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Ebola showed that the international community is confronted with new types of crises posing new security challenges. In September 2014, the UN Security Council declared Ebola a threat to international peace and security. The human suffering of the people of Sierra Leone, Liberia and Guinea and the whole region is a constant reminder for us to reinforce our efforts to fight the epidemic and its consequences.

G7 Foreign Minsters: underscored willingness to provide relief to the countries ravaged by the virus and our intention to enter into a dialogue with the most affected countries, neighbouring states and international partners”.

“Today, we reiterate our commitment by ensuring sustained efforts to fight this disease and its consequences as well as improve preparedness to prevent and fight the spreading of other infectious diseases, in close cooperation with African partners, the United Nations, the World Health Organisation and the international community

We strive to:

  • intensify support and capacity building (for national level) with regard to the health sector in close collaboration with the WHO, global health partnerships and health sector donors, while encouraging increased national sustainable investment in the health sector to develop and improve the national capacities required by the WHO’s International Health Regulations, including laboratories and surveillance and tracing systems.

In New York on 25 September 2014, G7 Foreign Ministers, welcomed the leading role of the United Nations and the World Health Organization and the decision to launch the first UN Mission to tackle a health security challenge, the “United Nations Mission for Ebola Emergency Response.”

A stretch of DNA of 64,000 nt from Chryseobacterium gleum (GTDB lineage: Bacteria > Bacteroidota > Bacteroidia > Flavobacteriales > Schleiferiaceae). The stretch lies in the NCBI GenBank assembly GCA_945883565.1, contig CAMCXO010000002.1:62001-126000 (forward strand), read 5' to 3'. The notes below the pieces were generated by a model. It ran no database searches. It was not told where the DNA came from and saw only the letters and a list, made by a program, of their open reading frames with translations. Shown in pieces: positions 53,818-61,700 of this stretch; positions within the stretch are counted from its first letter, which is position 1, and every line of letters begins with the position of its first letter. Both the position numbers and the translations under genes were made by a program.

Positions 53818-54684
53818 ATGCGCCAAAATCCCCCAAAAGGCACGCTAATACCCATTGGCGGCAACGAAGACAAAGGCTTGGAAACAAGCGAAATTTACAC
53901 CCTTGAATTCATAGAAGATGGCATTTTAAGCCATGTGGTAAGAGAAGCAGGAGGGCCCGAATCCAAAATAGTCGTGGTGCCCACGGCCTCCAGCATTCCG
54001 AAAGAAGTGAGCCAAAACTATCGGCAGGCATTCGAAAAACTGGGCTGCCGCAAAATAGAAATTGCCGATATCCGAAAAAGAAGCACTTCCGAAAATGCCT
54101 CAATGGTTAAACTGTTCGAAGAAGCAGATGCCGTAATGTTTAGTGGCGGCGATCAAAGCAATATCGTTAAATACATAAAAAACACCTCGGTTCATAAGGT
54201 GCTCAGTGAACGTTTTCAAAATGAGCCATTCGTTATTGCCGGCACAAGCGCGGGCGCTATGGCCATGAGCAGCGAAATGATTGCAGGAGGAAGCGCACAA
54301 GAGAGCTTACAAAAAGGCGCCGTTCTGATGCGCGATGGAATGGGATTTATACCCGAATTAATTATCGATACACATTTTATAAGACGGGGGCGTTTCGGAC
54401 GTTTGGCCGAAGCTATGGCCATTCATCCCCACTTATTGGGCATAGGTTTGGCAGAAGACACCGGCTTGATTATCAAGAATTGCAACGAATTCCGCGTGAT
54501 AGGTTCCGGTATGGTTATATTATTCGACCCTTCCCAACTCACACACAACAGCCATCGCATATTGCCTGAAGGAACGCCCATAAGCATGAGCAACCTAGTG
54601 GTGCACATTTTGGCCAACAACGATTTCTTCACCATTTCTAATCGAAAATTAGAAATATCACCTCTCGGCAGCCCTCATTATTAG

The international conference on Ebola organised in Brussels on 3rd March stressed the need to sustain the international mobilisation until there are zero new cases of Ebola in the affected region, to ensure that funding for this critical activity is secured and to plan the next steps in the fight against the virus as well as to help the affected countries to recover. The G7 Foreign Ministers, meeting  in Luebeck, send out a strong signal of unity to prevent future crises and enhance security in Africa beyond Ebola, a G7 agenda to help prevent future crises and enhance security in Africa” Lübeck, 15 April 2015

The fight against Ebola reveals that in reaction to such crises, a complex, tailored multi-actor response, including in-depth involvement of experts of different areas – here: of the health and the science and research sector – is required. It underlines the importance of preparing for the prevention and management of new types of crises now by improving regional and international cooperation with regard to prevention, early detection as well as rapid response mechanisms. We therefore welcome the Ebola resolution agreed by the Special Session of the WHO’s Executive Board in January which formally initiated the lessons learned process with respect to health crises in the WHO.

HIV/AIDS, the disease also has severe economic consequences. Often afflicting the heart of the working-age population, the illness — especially when left untreated. Several international meetings are already planned such as the spring meeting of the IMF and World Bank, a conference of the UN General Secretary in New York, an African Union conference in Malabo in July, and a new European conference during the second semester of 2015.

Regarding the upcoming ninth NPT Review Conference. G7 partners also agreed following statement on NonProliferation and Disarmament. Strong commitment to a diplomatic solution with regard to the Iranian nuclear programme reached by the E3/EU+3 and Iran on 2 April in Lausanne